Pakistanis lambast Homeland for inaccurate portrayal of their country

Pakistanis lambast Homeland for inaccurate portrayal of their country
Pakistanis lambast Homeland for inaccurate portrayal of their country
Written by:

The News Minute | October 17, 2014 | 4.11 pm IST

Recent portrayals of India in the western media had Indian people up in arms against the inaccuracy and misrepresentation. Now it’s Pakistan’s turn. 

The fourth season of popular American series Homeland got a lot of Pakistani people curious as the season was to be set in Afghanistan and Pakistan. It is interesting to see just on how many levels two Pakistanis – one an author and the other a stand up comedian – have ripped apart the details in the series, prompting one person to comment: “HAHAH Hilarious! I had somewhat similar observations about Season 4. In addition, they probably couldn't have chosen a more Indian looking guy playing the role of 'Aayan'. Life of Pi guy, seriously!? The actors are so confused about how to imitate a Paki accent that they seem to be in pain while delivering dialogues. Whoever does the research for this show should be fired!”

The above comment was for Shehzad Ghias’ blog post published by Pakistani English daily Dawn, who is currently studying in theatre in New York.

He writes: “Also, we all know Pakistan is just mosques and burqa shops. But I'd like the show to showcase the more modern side of Pakistan too. So, how about Homeland show us the US Embassy in an act of highlighting Pakistani culture and fusing it with the modern organising a Burqa Fashion show at the venue?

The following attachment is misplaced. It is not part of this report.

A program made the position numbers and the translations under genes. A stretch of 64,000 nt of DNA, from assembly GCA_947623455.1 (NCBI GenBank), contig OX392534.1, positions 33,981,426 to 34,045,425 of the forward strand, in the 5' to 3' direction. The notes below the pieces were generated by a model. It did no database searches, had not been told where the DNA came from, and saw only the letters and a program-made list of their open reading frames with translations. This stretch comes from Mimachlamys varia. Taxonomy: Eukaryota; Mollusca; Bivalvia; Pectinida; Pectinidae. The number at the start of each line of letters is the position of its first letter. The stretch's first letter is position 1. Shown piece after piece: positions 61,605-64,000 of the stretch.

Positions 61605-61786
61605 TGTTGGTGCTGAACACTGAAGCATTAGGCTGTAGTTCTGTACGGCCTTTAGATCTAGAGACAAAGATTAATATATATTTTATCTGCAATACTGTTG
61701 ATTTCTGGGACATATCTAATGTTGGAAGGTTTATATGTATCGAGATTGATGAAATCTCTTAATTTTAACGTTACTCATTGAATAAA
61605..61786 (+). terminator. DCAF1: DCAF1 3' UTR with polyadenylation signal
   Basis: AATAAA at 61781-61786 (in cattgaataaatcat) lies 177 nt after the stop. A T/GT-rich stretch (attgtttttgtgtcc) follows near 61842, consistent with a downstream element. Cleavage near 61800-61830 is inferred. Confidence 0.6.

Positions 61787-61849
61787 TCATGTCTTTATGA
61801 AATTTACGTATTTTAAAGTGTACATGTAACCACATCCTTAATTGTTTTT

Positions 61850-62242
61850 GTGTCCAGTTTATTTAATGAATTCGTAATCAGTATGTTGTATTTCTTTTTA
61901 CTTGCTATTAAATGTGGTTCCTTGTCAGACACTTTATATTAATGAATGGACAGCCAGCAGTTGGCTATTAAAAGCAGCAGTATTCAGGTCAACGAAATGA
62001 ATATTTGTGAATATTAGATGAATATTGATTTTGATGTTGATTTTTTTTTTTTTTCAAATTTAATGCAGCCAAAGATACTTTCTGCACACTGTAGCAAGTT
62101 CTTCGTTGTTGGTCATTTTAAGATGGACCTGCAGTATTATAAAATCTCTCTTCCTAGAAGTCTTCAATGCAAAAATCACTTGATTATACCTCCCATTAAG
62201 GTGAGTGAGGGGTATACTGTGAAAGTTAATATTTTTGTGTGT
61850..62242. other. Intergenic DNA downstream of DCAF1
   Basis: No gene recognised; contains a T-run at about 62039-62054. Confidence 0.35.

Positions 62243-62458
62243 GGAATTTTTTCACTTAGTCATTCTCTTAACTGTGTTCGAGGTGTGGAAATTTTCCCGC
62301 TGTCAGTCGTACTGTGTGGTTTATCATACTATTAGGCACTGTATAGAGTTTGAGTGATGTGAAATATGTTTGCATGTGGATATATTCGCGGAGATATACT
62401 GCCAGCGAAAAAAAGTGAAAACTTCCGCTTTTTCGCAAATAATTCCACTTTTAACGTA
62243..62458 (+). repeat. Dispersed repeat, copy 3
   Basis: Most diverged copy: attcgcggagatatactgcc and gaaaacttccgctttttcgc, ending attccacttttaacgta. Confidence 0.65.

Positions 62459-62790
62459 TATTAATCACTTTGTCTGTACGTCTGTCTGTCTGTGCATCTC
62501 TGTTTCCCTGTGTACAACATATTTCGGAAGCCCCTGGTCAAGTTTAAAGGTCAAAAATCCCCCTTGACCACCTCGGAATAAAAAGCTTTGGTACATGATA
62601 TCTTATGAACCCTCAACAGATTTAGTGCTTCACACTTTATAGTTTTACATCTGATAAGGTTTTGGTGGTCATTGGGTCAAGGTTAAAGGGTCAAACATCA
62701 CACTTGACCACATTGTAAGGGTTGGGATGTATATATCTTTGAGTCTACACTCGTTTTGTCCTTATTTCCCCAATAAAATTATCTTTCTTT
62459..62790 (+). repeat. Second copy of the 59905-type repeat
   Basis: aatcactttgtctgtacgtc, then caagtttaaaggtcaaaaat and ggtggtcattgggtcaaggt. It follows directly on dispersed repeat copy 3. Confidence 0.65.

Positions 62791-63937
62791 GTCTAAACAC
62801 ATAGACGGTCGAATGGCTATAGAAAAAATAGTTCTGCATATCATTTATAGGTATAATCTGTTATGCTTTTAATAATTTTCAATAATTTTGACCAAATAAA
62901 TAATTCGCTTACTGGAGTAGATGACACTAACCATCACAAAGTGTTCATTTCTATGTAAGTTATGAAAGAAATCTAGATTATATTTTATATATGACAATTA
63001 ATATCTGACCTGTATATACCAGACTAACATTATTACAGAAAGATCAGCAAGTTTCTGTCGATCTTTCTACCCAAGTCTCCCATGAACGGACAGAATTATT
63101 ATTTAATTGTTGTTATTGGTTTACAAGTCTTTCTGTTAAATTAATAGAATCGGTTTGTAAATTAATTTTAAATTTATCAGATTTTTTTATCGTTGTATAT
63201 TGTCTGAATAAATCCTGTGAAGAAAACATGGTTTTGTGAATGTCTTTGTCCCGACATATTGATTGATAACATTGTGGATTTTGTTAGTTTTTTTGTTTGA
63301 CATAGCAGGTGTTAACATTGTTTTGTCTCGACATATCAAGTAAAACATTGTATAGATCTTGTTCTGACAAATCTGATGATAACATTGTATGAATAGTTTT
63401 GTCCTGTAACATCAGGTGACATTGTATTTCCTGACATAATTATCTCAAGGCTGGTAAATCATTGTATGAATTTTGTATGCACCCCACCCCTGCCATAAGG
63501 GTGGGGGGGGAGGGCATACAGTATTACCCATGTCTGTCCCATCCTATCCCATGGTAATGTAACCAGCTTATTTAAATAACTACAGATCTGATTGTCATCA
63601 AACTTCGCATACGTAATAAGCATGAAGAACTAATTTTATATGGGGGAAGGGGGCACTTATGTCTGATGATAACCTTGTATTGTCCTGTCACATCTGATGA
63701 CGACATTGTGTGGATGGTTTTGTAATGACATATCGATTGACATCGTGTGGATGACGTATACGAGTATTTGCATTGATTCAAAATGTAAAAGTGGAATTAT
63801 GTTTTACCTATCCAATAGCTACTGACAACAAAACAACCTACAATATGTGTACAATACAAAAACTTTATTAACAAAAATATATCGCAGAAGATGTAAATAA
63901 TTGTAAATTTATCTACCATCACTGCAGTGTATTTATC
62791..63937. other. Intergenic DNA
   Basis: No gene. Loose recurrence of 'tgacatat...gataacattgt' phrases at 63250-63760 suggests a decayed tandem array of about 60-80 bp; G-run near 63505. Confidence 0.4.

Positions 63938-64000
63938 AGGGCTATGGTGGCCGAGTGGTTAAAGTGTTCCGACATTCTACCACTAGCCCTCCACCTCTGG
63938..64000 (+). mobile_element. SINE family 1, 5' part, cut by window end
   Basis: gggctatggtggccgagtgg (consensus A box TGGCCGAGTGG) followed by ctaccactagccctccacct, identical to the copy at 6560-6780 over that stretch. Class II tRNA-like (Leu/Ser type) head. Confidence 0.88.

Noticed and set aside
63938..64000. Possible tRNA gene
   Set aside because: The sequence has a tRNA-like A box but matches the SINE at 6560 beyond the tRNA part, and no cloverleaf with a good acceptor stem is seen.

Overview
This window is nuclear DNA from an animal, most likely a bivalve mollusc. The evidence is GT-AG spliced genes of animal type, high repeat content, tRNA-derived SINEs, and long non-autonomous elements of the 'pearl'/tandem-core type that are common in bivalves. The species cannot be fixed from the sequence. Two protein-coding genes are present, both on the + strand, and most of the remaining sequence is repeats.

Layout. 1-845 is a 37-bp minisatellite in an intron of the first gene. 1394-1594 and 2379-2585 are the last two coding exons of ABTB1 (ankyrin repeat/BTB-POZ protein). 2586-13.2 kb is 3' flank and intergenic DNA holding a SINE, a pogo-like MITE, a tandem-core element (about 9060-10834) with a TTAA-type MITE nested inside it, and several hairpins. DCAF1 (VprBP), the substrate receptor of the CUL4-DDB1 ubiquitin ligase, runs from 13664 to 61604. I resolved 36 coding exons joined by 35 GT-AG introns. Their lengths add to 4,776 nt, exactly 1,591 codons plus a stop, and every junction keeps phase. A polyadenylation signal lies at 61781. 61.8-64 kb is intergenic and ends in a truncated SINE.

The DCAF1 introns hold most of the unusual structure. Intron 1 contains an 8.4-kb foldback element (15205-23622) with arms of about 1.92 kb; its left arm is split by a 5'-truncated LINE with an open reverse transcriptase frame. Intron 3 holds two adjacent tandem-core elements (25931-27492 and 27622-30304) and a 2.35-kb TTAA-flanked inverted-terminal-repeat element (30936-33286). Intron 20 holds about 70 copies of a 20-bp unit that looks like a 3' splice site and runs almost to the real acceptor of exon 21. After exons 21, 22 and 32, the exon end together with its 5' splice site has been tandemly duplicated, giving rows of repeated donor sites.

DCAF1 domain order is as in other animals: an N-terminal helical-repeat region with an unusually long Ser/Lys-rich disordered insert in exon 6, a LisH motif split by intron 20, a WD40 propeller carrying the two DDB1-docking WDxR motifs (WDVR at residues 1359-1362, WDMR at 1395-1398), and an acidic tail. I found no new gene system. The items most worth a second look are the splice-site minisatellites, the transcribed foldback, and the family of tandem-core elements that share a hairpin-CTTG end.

You know, just your regular desi chic-conservative affair, with models walking down the ramp to the tune of 'Burqay mai rehnay do, burqa na uthao' while the Pakistanis outside the embassy still protest because the eyelashes of many a model are visible through the veil

I think they may actually be getting there, considering the third episode for this season is named 'Shalwar Kameez'.

In an understated criticism of an incredulous scene in one of the episodes, Ghias writes: “In case the gravity of that did not sink into you, a CIA station chief gets STOMPED TO DEATH in the streets of Islamabad and Pakistan continues to exist as a country on the world map.”

Fiction writer Bina Shah is more eloquent in her take on the series. In The New York Times, she says: “whenever a Western movie contains a connection to Pakistan, we watch it in a sadomasochist way, eager and nervous to see how the Wester observes us. We look to see if we come across to you as monsters, and then to see what our new, monstrous face looks like. Again, and again, we see a refracted, distorted image of our homeland staring back at us. We know we have monsters among us, but this isn’t what we look like to ourselves.”

She also points out a lot of factual inaccuracies in the series, like the use of Urdu while showing a region in which the actual language spoken in Pashto, the depiction of the American Embassy. Ghias too pointed out that the series appears to have used Google Translate because saying the English “Im sorry” at a death isn’t quite the same as the Urdu “Mujhe maaf kariye”. Ghias points out that the latter would actually indicate acceptance of guilt rather than conveying condolences.

Related Stories

No stories found.
The News Minute